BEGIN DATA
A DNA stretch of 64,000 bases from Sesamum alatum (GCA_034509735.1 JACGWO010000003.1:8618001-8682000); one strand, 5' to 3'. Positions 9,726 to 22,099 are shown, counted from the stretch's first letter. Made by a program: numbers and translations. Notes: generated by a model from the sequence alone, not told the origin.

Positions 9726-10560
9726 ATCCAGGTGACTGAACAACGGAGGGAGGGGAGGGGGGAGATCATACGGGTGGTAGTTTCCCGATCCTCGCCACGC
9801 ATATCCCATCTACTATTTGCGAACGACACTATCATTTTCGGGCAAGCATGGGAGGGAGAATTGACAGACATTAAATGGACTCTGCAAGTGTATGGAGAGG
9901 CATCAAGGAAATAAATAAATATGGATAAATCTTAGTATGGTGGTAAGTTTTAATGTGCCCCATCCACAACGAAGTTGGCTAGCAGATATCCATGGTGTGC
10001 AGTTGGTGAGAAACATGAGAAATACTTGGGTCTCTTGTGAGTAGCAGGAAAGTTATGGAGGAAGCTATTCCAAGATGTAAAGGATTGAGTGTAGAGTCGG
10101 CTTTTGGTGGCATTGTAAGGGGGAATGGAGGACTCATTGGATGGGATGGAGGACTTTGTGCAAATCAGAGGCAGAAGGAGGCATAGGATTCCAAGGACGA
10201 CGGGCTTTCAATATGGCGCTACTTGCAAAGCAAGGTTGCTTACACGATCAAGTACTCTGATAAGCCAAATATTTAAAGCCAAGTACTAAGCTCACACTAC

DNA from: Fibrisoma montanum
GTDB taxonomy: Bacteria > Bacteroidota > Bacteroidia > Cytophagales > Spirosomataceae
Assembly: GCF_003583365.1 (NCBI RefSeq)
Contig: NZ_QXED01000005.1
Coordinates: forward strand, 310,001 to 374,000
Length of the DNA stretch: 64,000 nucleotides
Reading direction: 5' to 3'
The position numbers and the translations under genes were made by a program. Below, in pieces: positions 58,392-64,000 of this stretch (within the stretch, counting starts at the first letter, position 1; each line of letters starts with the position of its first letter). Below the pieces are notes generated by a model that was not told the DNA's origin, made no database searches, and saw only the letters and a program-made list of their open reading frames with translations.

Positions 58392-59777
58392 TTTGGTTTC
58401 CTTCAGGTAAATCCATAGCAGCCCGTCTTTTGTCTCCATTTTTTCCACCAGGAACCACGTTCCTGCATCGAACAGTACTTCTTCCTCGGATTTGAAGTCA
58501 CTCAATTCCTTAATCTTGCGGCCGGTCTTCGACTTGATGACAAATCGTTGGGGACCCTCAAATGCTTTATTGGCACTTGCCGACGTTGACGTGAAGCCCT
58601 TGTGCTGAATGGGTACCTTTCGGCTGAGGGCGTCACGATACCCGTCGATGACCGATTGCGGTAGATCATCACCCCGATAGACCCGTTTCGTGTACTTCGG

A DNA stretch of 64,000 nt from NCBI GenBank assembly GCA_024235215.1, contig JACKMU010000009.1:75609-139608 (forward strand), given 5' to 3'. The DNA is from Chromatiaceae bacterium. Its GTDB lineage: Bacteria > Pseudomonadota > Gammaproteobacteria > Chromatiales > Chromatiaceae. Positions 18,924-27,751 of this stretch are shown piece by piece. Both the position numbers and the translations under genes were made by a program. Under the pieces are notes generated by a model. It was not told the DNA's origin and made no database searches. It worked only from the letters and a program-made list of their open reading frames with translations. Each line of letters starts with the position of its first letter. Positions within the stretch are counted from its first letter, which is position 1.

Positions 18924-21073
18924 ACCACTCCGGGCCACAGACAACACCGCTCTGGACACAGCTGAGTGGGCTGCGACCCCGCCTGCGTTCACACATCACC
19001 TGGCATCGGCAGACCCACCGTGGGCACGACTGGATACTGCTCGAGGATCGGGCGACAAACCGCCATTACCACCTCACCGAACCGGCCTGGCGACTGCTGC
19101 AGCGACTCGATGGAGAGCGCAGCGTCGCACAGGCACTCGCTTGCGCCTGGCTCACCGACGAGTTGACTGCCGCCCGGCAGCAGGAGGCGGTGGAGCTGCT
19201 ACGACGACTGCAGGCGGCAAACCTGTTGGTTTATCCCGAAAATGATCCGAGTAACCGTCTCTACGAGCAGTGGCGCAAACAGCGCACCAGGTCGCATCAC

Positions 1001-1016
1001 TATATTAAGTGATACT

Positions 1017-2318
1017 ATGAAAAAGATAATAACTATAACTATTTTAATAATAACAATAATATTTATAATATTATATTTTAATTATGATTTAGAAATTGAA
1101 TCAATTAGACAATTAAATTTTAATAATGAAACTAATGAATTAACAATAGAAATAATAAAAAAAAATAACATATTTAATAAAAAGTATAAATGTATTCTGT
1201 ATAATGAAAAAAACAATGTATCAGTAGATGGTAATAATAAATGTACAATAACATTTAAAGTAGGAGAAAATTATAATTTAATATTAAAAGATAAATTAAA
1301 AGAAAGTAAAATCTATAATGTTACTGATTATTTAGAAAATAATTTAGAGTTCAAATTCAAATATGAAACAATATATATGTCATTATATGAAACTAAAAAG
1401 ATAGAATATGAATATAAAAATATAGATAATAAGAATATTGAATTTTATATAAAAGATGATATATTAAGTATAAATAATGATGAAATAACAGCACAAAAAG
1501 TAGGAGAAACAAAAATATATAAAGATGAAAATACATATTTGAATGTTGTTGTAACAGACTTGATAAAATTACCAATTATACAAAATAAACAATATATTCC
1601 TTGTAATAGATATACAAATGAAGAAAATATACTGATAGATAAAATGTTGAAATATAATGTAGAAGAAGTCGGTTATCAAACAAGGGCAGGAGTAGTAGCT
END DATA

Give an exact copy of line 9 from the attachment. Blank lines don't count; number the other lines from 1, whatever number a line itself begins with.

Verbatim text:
DNA from: Fibrisoma montanum